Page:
The Lawyer’s new China Elite report contains the most detailed research available on the PRC legal market and contains unparalleled insight into the country's leading law firms. They vary in size, practice focus and geographic coverage, but they all share one common quality – ambition... Read more
This year, The Lawyer’s annual ranking of the largest UK law firms by turnover is available as an interactive, digital benchmarking tool. For the first time this will allow you to manipulate each data set against the metrics of your choice.
The Ministry of Justice (MoJ) has pushed back the implementation of new rules governing civil and family legal aid from the originally proposed October 2012 to April 2013.
This six-month delay is, according to an MoJ statement, to allow time for the Legal Services Commission (LSC) to tender under the new rules, which are currently being debated in Parliament as part of the Legal Aid, Sentencing and Punishment of Offenders Bill.
Additionally, the MoJ’s consultation on introducing competition for crime work will be pushed back from late 2011 to autumn 2013.
The MoJ says that the delay in consultation was in recognition of the significant changes that providers face, both as a result of the extensive programme of reform of legal aid already under way, and wider changes including the advent of Alternative Business Structures (ABS) and the Quality Assurance Scheme for Advocates.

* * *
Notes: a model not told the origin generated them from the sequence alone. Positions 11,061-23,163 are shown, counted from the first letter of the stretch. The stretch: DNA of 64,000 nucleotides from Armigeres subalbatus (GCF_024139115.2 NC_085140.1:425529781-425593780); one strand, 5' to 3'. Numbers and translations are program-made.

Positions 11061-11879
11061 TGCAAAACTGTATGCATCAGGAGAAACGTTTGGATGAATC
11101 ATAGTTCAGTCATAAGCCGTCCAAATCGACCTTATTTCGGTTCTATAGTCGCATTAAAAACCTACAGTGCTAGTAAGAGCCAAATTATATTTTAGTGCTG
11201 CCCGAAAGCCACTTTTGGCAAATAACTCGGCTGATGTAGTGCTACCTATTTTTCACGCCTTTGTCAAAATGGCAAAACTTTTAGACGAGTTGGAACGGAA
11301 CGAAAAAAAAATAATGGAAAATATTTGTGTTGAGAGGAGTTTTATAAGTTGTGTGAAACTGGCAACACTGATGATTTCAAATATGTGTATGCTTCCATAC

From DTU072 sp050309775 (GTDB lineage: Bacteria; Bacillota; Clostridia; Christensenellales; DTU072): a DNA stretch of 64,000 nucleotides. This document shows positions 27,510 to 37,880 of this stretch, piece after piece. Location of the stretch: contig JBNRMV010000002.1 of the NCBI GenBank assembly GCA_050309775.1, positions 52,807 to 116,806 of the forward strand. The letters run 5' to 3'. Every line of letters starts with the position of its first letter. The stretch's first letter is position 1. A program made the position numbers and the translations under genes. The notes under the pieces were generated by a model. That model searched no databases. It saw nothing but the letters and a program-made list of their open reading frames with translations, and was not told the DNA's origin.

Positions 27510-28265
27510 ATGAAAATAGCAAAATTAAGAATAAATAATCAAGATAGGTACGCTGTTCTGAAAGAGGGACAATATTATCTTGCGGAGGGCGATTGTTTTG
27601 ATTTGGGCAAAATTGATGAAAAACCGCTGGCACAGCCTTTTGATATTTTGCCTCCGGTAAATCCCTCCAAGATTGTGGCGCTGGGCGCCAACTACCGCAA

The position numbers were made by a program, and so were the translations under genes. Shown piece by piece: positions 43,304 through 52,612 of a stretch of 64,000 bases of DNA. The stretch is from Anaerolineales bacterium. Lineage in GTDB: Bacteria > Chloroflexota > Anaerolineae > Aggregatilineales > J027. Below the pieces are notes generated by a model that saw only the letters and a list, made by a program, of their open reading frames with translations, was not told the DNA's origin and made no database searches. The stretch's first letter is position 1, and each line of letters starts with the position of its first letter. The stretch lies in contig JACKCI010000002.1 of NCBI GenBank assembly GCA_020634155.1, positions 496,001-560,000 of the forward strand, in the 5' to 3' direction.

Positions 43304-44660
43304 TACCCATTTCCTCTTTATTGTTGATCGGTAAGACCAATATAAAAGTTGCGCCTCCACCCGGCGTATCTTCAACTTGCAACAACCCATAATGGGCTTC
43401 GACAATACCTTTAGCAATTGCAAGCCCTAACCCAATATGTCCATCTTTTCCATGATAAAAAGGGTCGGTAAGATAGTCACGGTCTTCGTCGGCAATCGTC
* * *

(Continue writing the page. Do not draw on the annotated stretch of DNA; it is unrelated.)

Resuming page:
Commenting on the delays, an MoJ spokesperson said: “New contracts to provide civil and family advice will be offered to lawyers in April 2013, which will give them sufficient time to consider the final details of the new legal aid scheme which Parliament is expected to agree in spring 2012.
“Once lawyers have adjusted to the new scheme and other regulatory changes, we will consult in autumn 2013 on introducing competition for criminal defence work, with a view to extending it to civil and family work at a later date.”
7 Bedford Row criminal barrister David Farrer QC added; ” There are real concerns on the potential effects of the proposals on the future quality of advocacy and standards as the rewards of criminal justice work become unattractive and young advocates, particularly on the defense side, move away from publicly funded criminal law.
“Criminal justice work was also an important source of work for young advocates to cut their teeth on and it would be regrettable if young barristers no longer develop the expertise afforded by working on these trials”